21 November 2000


Florida's Kangaroo Kourt

Yesterday, I wrote about what might happen if the FL Supreme Court overreached in its decision.  Today, the FL Supreme Court overreached, assuming both legislative and executive powers in an incredibly brazen act of judicial fiat.  Unlike most of the idiots who are discussing this case, I actually took apart the opinion tonight (which is rife with spelling errors and is quite poorly written, to be honest -- rather an embarrassment for such an important opinion) and I have to say that it is the worse case of judicial activism I have seen since reading Roe v. Wade many years ago.  The judges find ambiguity and conflict in Florida's "statutory scheme" (which violates a longstanding principle of judicial interpretation at both state and federal levels that judges should always attempt to reconcile apparent conflict in statutes before imposing remedies -- although there are no statutes truly in conflict here in my opinion, which is why they must "create" conflict), they wade through all sorts of Solomon-like legalese, they even make reference to the Illinois Supreme Court (!!!), and then they effect a remedy to these difficulties they have created upon their own authority (somehow vaguely rooted in the right to vote), which involves the arbitrary substitution of their own amended certification date for that spelled out by the legislature, and the curtailment of discretion issued by the legislature to the executive branch (specifically the form of the Secretary of State).  It is stunning in its reach and in its intended effect.  I don't know whether to call it partisan -- because it does effect a partisan outcome -- or simply activist; maybe they are one and the same (I visited those issues broadly in the 11 November entry with which some people disagreed for reasons they've still not made clear, and in the 17 November entry).  I do wonder why Katherine Harris is a "Soviet-era Commisar" for enforcing the law, yet nobody is questioning the partisanship (or JUDGMENT!) of these 7 judges despite their activities being the "very definition of tyranny" as spelled out by Publius in Federalist 47!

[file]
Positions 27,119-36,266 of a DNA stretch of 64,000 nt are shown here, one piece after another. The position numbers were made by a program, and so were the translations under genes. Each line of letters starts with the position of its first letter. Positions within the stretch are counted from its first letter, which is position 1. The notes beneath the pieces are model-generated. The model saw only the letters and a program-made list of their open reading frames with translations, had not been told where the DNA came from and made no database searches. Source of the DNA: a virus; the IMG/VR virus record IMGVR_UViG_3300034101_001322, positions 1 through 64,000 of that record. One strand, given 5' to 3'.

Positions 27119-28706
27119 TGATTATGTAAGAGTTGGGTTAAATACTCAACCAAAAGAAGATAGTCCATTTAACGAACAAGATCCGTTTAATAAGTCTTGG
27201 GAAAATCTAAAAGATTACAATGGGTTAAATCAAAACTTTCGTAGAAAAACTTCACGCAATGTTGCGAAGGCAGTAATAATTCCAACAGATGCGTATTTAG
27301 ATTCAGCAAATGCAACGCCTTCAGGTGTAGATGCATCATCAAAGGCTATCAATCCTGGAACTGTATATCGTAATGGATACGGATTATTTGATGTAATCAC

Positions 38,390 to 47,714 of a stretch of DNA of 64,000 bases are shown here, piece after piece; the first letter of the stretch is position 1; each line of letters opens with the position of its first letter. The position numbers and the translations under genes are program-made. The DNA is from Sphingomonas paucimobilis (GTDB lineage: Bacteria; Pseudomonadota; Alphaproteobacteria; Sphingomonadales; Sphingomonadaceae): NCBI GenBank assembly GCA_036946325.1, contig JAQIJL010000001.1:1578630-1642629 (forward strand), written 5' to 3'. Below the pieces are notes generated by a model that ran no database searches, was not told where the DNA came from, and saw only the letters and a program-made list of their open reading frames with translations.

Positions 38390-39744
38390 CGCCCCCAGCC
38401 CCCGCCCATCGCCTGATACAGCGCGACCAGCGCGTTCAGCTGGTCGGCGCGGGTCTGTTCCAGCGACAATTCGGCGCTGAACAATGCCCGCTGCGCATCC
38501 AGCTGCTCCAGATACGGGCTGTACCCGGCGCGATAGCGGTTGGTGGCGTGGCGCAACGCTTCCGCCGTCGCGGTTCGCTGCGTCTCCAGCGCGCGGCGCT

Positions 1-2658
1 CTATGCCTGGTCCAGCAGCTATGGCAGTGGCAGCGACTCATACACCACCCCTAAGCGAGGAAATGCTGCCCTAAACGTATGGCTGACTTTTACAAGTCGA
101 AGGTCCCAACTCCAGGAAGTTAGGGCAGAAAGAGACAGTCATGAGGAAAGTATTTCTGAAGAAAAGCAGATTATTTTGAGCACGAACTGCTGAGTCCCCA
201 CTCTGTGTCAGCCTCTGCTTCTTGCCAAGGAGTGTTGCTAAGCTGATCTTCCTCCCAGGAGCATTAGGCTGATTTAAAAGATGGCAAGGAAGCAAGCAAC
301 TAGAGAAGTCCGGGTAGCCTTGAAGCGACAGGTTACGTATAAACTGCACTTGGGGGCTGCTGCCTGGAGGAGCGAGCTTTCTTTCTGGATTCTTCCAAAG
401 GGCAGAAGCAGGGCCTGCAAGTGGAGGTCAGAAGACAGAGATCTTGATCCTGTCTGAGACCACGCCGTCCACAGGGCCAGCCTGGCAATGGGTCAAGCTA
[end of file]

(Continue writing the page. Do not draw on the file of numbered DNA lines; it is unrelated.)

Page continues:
In any case, I think they have now gone too far, and have given the 11th Circuit a compelling reason to intervene.  I wrote yesterday of the Bush team's inclusion of 3 USC 5 in their briefs and arguments, which is the mechanism (along with the 14th amendment) the Bush team will now use to attempt to overturn the Supreme Court decision in Federal Court.  The second trump card is an eerily similar case decided five years ago, Roe v. State of Alabama, by the same 11th Circuit Court, in which the Court held that Alabama courts unconstitutionally changed the election law after the election, in effect deciding the outcome..  The 11 Circuit assumed jurisdiction in this case solely due to 14th Amendment considerations.  The Federal Courts can assert jurisdiction  on the same grounds as in Roe, but they have the added Federal concern of 3 USC 5 at work now, which makes the FL Supreme Court's decision reviewable at the Federal level, ironically by the same 11th Circuit.  

This Court battle is just shaping up.  And remember over the next few days when you start hearing talk about the Republican legal strategy that the first reference to 3 USC 5 came right here, yesterday.  Wouldn't it be nice if 7 partisan hack judges in the state of Florida paid as much attention to the actual LAW as I do?  

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